Clearly, choosing a language to learn how to program (I'm interested too...) depends on what you want to do. But if one wants to learn the "basic transferable-transversal principles", learn good habits and still be able to write some simple and fun programs, what's the "best" choice? Here's what's been mentioned here :

- Ruby
- Python
- C#
- Delphi

And one book :

- "Learn to Program"

I know there's been other threads on this subject, but..
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Glenn Gould
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« Reply #7 on: January 21, 2008, 06:12:31 PM »

Hm, I think Ruby is still too young to promote this way. (And implementations are still semi-buggy and heavy).

Even Python is a relatively new-fangled language, but it has some years of baggage and has matured a lot. And it seems the standard libraries have also evolved a bit beyond very thin wrappers above the native API, which wasn't really all that portable.
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Armando
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« Reply #8 on: January 21, 2008, 11:14:13 PM »

So, what would the expert coders here recommend? Any consensus?  smiley C# ?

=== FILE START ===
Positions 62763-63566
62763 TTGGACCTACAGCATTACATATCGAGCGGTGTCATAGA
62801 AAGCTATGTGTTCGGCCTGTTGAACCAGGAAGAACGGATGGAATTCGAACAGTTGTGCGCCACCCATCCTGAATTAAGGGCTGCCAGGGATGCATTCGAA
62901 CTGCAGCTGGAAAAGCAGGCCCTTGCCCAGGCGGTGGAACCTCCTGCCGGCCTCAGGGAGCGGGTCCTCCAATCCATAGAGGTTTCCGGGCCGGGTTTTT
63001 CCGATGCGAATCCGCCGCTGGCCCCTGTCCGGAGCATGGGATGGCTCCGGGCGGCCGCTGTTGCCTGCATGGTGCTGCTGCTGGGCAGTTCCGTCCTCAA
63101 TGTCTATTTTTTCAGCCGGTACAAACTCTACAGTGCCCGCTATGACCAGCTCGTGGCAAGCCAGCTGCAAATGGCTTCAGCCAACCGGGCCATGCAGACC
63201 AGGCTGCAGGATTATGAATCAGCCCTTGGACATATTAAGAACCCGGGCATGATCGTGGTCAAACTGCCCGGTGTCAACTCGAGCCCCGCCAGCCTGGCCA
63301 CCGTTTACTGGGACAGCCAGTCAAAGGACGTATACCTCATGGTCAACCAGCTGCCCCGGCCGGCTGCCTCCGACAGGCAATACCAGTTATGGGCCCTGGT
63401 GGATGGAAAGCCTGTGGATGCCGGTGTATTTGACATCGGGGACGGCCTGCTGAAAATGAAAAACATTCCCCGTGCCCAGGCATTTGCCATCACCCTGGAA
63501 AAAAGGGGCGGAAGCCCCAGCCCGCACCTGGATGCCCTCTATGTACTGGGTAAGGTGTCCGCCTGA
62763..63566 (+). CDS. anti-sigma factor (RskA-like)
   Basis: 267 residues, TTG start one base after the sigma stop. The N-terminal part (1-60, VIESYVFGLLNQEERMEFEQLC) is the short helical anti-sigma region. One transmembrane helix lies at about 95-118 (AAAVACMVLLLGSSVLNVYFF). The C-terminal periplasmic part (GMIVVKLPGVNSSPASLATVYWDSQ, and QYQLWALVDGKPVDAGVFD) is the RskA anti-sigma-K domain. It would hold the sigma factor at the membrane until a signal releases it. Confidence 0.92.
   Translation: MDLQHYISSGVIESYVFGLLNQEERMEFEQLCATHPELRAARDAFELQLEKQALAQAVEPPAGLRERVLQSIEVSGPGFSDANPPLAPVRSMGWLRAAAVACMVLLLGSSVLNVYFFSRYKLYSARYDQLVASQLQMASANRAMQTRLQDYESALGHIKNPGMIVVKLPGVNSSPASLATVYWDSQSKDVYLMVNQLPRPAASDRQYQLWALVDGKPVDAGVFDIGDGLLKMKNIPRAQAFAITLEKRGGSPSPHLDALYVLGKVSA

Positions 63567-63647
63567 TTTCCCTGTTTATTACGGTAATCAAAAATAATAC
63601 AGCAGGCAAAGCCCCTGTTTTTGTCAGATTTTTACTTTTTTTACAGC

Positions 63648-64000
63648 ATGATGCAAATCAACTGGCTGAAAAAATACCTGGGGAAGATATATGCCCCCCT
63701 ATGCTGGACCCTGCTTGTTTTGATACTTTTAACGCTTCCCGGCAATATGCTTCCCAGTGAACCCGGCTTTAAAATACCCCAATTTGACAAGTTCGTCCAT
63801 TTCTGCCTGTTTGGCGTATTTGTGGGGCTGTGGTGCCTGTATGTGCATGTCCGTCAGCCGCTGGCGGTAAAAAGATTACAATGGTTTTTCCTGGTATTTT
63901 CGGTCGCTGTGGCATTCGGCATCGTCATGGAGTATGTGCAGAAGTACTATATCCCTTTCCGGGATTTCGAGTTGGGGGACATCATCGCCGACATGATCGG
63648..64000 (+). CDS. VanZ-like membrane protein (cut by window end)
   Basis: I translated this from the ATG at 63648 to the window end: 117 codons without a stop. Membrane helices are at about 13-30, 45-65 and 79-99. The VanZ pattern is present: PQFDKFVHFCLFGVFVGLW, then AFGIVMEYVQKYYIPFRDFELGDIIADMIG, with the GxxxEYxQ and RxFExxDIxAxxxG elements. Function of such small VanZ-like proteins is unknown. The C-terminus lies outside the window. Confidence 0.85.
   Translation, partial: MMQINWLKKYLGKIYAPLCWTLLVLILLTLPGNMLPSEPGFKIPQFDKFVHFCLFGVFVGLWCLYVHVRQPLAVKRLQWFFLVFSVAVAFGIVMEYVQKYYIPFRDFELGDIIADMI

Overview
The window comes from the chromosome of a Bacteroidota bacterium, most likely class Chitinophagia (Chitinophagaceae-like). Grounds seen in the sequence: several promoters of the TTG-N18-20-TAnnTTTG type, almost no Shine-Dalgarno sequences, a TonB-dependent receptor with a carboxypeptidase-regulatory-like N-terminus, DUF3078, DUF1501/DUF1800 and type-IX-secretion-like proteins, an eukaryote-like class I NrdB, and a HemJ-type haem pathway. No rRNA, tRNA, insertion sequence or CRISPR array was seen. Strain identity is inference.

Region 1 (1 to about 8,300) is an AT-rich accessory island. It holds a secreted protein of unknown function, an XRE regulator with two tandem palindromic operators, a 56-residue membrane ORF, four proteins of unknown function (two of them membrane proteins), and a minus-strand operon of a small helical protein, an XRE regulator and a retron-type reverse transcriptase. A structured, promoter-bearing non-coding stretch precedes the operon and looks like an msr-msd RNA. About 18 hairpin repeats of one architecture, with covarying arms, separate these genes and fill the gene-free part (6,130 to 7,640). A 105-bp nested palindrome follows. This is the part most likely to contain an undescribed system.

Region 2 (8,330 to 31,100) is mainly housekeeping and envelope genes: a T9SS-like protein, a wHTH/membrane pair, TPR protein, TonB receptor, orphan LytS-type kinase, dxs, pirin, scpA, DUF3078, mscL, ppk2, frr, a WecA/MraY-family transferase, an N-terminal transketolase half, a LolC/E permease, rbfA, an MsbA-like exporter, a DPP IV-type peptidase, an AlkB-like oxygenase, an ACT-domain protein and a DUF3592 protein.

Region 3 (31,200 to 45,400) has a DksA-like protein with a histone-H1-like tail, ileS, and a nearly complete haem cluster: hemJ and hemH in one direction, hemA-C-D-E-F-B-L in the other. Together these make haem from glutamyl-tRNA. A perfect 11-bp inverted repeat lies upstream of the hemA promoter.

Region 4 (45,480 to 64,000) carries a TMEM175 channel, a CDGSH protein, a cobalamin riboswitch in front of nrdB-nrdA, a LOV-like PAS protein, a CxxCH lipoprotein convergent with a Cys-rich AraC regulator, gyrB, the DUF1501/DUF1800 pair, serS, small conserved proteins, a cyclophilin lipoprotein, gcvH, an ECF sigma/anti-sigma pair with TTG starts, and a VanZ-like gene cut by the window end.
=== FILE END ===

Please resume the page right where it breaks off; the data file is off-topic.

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Glenn Gould
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« Reply #9 on: January 22, 2008, 12:00:47 AM »

I'd also be interested in hearing more about which books are recommended. Especially for C++.
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Armando
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« Reply #10 on: January 22, 2008, 12:07:51 AM »

There were also these threads with similar questions :

- http://www.donationcoder....c=10346.msg94249#msg94249
- http://www.donationcoder....um/index.php?topic=8094.0

A few books were recommended (by f0dder and CWuestefeld):

"Effective C++" by Scott Meyers
"More Effective C++" by Scott Meyers
"Effective STL" by Scott Meyers
"C++ Coding Standards"
« Last Edit: January 22, 2008, 01:04:03 AM by Armando » Logged

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Glenn Gould
Deozaan